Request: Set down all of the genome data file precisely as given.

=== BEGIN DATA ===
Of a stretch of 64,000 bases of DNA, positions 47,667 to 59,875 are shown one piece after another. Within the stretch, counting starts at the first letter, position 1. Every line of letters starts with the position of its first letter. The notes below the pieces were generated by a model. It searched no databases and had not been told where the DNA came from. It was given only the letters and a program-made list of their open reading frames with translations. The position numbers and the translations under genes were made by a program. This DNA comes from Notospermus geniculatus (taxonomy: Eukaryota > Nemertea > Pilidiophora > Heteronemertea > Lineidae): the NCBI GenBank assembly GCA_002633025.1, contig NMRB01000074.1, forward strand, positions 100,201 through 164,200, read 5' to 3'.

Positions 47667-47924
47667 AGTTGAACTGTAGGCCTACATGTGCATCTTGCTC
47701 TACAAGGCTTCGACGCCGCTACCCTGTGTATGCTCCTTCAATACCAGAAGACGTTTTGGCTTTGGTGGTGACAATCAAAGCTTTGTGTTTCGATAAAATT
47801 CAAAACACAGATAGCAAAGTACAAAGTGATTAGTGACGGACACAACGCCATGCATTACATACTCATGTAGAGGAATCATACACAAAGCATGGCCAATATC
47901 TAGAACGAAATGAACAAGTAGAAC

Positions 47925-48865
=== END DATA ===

Of a stretch of 64,000 bases of DNA, positions 47,667 to 59,875 are shown one piece after another. Within the stretch, counting starts at the first letter, position 1. Every line of letters starts with the position of its first letter. The notes below the pieces were generated by a model. It searched no databases and had not been told where the DNA came from. It was given only the letters and a program-made list of their open reading frames with translations. The position numbers and the translations under genes were made by a program. This DNA comes from Notospermus geniculatus (taxonomy: Eukaryota > Nemertea > Pilidiophora > Heteronemertea > Lineidae): the NCBI GenBank assembly GCA_002633025.1, contig NMRB01000074.1, forward strand, positions 100,201 through 164,200, read 5' to 3'.

Positions 47667-47924
47667 AGTTGAACTGTAGGCCTACATGTGCATCTTGCTC
47701 TACAAGGCTTCGACGCCGCTACCCTGTGTATGCTCCTTCAATACCAGAAGACGTTTTGGCTTTGGTGGTGACAATCAAAGCTTTGTGTTTCGATAAAATT
47801 CAAAACACAGATAGCAAAGTACAAAGTGATTAGTGACGGACACAACGCCATGCATTACATACTCATGTAGAGGAATCATACACAAAGCATGGCCAATATC
47901 TAGAACGAAATGAACAAGTAGAAC

Positions 47925-48865